Programming: Java (Not JavaScript)

Programming

Java (Not JavaScript)

Java is not the same thing as JavaScript.

As you dig into the world of web development, you are likely to encounter many references to JavaScript. You will also encounter many references to Java. Java and JavaScript are both programming languages, and they were both born on the same day: May 23, 1995. However, they are two very different things. Just as ham is not the same thing as hamster, the programming language Java is not the same thing as JavaScript.

JavaScript is a "scripting language" that interacts with the web browser to make web pages truly interactive. Although JavaScript is occasionally used for other purposes, it almost always is used in the context of a web browser. It is often used to create browser-based applications, and it is often used to create miniature browser-based games. As Katie Bouwkamp noted in 2016, "almost every website incorporates some element of JavaScript to add to the user experience." The software developer Eric Elliot estimates that "about one-third of all developer jobs require some JavaScript knowledge." In COMM 3344 (Web Design), you will use JavaScript, HTML, and CSS to create your third mini-site.

Java is a robust programming language which does not rely on a web browser. This language is used to develop all native applications on the Android platform, and Bouwkamp argues that it is "used by some 9 million developers and running on 7 billion devices worldwide." The language is relatively accessible to new programmers, there is an enormous community of Java developers, and it was the second most in-demand programming language in 2016. According to the President of the IT recruiter Dice.Com, there are "more than 16,000 Java positions open on any given day."

To earn this badge, you will work through two interlinked tutorials on Lynda.Com: Doug Winnie's "Computer Science Principles" and Doug Winnie's "Computer Science Principles Lab: Java."

"What's that, Delwiche?" you say. "Two tutorials for only one badge? That seems like an enormous amount of work.

Actually, these are relatively short tutorials. The "Computer Science Principles" course is 85 minutes long, and the Java lab is only 2 hours long. After working through both of these tutorials, you will be able to claim basic proficiency with a programming language that is in high demand.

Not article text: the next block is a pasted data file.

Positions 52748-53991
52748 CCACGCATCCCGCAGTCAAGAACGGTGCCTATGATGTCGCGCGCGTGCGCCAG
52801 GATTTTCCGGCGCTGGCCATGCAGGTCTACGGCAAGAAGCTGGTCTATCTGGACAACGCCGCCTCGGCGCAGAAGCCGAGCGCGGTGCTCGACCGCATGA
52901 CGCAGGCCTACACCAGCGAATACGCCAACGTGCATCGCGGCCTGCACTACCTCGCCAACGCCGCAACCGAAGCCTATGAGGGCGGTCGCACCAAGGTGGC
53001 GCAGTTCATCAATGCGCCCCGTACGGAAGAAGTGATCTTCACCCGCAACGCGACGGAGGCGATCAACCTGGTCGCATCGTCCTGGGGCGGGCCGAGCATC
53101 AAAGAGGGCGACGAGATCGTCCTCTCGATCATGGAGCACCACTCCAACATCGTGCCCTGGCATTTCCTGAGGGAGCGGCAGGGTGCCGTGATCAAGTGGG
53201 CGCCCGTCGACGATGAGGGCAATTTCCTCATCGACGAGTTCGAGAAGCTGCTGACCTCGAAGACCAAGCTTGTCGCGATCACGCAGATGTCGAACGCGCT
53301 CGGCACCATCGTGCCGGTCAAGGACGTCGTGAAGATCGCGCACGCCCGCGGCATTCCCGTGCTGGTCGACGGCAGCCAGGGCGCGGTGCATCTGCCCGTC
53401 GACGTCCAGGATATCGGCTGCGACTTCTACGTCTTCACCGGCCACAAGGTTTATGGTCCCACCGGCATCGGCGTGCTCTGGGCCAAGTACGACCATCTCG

Badge Deliverables

  1. Point your browser at Doug Winnie's "Computer Science Principles" tutorial, and work through the first two chapters ("Control computers with code" and "Define actions using code"). Bookmark the page, as you will be returning to it often.
  2. Point your browser at Doug Winnie's "Computer Science Principles Lab: Java" and work through the first two chapters ("Intro to Java" and "Define actions using code").
  3. Don't just watch and try to memorize the steps. Instead, you should follow along with the instructor, with your hands on the mouse and keyboard. In order to do this, you will need to download the "exercise files" that are linked to the lesson. If you are unable to locate the files, please contact me, and I'll point you in the right direction.
  4. Continue to hop back and forth between the two tutorials until you have completed all chapters in each tutorial.
  5. By the end of this Java lab, you will have defined a ""cat class" that has certain properties (e.g. a name and an age) and that can perform certain functions/methods (e.g. speaking and growling). After finishing the lab, you should follow these steps to create a new type of object. For example, you might create a "dog" object that has certain characteristics and engages in certain behaviors. Or, you might create a "race car" object that has certain characteristics and engages in certain behaviors. Essentially, you will be following the same basic template that Winnie demonstrated, but you will be using it to create something new.
  6. If you get stuck or confused at any point, please do not hesitate to contact me via e-mail.
  7. When you've finished both tutorials, write up your experience in a blog posting. All badge write-ups should be posted to your personal blog. How did the experience go for you? What problems did you encounter, and how did you overcome these problems? What questions do you have about Java or about coding in general? Is there anything you don't know how to do that you want to learn how to do?
  8. Although I will be reading and evaluating your blog posting, you should imagine that this blog posting is being read by a colleague or potential employer who has Googled your name. You should answer the above questions in a way that will demonstrate your skills as a writer, your facility with technology, your willingness to tackle new technologies, and your ability to find answers to technical questions. Think of this blog posting as an opportunity to impress someone you have not yet met.
  9. When you have finished the blog posting, send me an e-mail that includes a link to your completed blog posting. The subject line for this message should be "Pending: Programming Java (Not JavaScript."

Useful Resources

Last Revised: January 3, 2017
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